Gilbert somehow beat Kyren Wilson 6-5 in the quarter finals on Thursday despite being comprehensively outpointed in all departments apart from the one that matters most.
“It is a lot of money,” he told Eurosport of beating Wilson and advancing to the last four at the Marshall Arena in Milton Keynes. “I don’t know what it is, £50,000, £60,000?
“I have had a stinker of a year and have a massive tax bill due so it all helps.”
Pressed on why it is hard to feel sorry for someone who has a “massive tax bill,” Gilbert replied: “You can complain when you earned nothing the next year.”
Commenting on his win and the meeting with either John Higgins or Ronnie O’Sullivan in the semi-finals, Gilbert said: “It was a real grind.
“I am not going to win the Masters playing like that but I am still in and that’s what’s great.
“I have been losing frames like that all season long so I’ve probably won three or four today and they add up.
“It is David versus Goliath. If I can start well and find my arm then I fancy my chances.
“If not, I will be on my way home, it is as simple as that.”
Again, I didn’t watch the evening match.
Champion Bingham Into Semis
Defending champion Stuart Bingham beat world number seven Shaun Murphy 6-3 to reach the semi-finals of the Betfred Masters.
Bingham has now won six consecutive matches at the Masters, after lifting the trophy 12 months ago with a thrilling 10-8 win over Ali Carter in the final. He’ll now face either Stephen Maguire or Yan Bingtao for a place in this year’s title match.
Tonight’s victory for the Essex cueman sees him close the gap on rival Murphy in their head to head record, now trailing by one at 6-5. The most notable meeting between the pair saw Bingham defeat Murphy 18-15 to claim a maiden Crucible crown in the 2015 World Championship final.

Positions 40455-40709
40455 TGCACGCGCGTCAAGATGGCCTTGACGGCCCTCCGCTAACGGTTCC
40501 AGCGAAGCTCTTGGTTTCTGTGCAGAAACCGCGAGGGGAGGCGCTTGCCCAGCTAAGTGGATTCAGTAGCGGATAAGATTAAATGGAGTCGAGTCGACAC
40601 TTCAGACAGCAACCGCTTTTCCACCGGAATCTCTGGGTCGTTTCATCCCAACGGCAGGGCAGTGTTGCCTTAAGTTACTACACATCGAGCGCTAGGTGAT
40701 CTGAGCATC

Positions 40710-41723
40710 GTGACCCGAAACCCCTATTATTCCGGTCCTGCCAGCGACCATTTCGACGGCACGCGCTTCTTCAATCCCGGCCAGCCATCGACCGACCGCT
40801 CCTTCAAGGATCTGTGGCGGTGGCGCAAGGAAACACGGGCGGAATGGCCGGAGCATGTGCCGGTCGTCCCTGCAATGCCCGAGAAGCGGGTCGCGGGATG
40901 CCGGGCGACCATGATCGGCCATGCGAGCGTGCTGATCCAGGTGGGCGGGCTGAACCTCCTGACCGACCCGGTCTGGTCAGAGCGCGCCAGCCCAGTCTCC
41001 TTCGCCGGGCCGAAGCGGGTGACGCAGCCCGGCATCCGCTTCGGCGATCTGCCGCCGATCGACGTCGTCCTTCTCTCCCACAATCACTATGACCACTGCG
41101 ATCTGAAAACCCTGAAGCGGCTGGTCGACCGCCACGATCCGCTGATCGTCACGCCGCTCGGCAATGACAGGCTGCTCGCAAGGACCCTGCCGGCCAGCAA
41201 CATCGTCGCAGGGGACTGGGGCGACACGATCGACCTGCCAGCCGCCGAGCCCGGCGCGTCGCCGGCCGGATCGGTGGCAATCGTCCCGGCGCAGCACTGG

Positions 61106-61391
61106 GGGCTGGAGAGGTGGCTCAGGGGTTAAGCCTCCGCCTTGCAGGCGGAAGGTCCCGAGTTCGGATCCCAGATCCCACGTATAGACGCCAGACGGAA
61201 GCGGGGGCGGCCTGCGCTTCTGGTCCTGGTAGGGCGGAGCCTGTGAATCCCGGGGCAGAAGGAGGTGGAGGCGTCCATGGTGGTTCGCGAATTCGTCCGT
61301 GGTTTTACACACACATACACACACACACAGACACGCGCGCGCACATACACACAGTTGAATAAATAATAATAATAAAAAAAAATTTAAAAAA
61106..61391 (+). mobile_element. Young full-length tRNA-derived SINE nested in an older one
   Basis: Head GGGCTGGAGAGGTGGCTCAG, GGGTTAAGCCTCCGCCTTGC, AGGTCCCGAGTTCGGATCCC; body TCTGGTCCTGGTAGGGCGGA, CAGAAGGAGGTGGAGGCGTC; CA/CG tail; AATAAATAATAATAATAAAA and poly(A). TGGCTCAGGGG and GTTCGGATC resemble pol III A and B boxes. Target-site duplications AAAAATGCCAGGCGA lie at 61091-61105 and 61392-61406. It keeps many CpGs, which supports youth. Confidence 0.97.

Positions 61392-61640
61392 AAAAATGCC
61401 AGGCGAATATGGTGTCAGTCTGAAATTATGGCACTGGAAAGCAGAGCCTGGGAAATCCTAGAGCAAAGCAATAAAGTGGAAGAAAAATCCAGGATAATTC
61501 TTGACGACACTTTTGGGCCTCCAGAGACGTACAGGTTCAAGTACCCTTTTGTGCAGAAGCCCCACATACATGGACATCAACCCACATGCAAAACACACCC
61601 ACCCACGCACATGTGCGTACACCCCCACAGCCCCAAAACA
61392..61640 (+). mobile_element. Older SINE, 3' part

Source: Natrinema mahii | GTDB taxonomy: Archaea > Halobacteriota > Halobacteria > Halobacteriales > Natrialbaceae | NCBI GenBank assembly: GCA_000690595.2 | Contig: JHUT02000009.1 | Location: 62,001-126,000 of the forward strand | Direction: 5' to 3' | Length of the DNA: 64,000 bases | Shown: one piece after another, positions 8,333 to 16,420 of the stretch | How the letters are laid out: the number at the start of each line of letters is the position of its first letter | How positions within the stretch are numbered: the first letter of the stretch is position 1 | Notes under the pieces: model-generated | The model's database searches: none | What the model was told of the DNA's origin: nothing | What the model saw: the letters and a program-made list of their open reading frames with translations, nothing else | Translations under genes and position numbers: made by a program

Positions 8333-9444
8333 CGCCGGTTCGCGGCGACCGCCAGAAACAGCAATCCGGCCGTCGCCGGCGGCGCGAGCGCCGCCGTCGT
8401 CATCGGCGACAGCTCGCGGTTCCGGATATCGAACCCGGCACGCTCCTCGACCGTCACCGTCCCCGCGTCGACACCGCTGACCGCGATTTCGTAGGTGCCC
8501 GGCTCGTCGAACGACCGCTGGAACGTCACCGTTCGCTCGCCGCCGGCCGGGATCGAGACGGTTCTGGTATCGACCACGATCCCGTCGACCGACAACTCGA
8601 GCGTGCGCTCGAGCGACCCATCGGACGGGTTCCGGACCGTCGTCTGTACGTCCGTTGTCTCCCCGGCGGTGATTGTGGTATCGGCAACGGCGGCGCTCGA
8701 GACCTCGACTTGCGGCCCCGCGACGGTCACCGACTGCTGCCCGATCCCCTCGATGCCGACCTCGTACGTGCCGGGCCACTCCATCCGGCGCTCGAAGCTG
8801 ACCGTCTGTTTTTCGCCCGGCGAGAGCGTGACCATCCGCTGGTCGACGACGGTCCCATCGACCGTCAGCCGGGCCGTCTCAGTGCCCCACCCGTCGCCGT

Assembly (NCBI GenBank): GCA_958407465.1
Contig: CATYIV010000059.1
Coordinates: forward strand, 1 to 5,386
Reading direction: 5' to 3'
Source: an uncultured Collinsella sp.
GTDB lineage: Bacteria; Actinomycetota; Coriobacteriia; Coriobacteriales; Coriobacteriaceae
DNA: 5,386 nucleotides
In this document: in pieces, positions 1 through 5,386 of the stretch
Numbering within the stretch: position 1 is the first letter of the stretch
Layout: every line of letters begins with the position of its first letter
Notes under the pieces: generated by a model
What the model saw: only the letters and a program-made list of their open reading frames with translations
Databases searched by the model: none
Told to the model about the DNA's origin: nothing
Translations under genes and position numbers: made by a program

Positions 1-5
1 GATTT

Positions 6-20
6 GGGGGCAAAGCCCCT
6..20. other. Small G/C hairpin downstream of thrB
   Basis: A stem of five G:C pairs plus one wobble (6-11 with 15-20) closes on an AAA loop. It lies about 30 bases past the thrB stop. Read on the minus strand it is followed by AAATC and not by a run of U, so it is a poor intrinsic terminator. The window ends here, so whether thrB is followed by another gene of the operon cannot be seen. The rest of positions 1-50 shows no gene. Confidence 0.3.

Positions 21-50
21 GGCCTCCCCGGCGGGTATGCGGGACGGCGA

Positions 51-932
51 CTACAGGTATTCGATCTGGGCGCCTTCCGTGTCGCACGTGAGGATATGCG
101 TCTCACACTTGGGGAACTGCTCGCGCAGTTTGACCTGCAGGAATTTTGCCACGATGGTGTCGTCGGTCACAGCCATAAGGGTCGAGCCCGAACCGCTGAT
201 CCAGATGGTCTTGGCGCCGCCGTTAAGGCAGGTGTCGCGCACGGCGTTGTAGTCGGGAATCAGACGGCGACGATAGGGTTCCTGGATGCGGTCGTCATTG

Triple Crown winner Murphy took a tightly contested opening frame this evening, before Bingham restored parity at 1-1 with a sublime run of 133.
Murphy then regained his advantage, but Bingham levelled at 2-2 with a steely clearance of 35, after a back doubled pink set him up for a regulation frame ball black.
Bingham took the lead for the first time with a break of 92 to take the fifth frame and he then added a third on the bounce to move 4-2 ahead.
Murphy kept himself in contention by winning the seventh with breaks of 70 and 51. However, Bingham crucially responded by edging a marathon 46-minute frame to move one from the win at 5-2. He then controlled the 9thframe, taking it 72-0 to seal a 6-3 victory.
“We both gave each other a bit too much respect and we were both waiting for the other to start playing well. There were some good pots and bad misses, I think it had pretty much everything,” said 44-year-old Bingham.
“I’m still in it and I’m improving. To win a battle with Shaun, of course I will get some confidence out of it. Whoever I play, Yan Bingtao or Stephen Maguire, it will be a tough game and I will probably need to play a little bit better and hopefully get through to another final.
“I feel like I’m pretty sharp at the moment, we had the Championship League last week and I think that has helped get my game into shape. I need to relax and let my game come out. Hopefully I’ll do that on Saturday.”
Today we have the other two quarter-finals: Stephen Maguire v Yan Bingtao in the afternoon, and Ronnie v John Higgins in the evening.
I will support Yan and Ronnie… I will TRY to stay awake.
John Higgins relishing Ronnie O’Sullivan test in blockbuster Masters quarter-final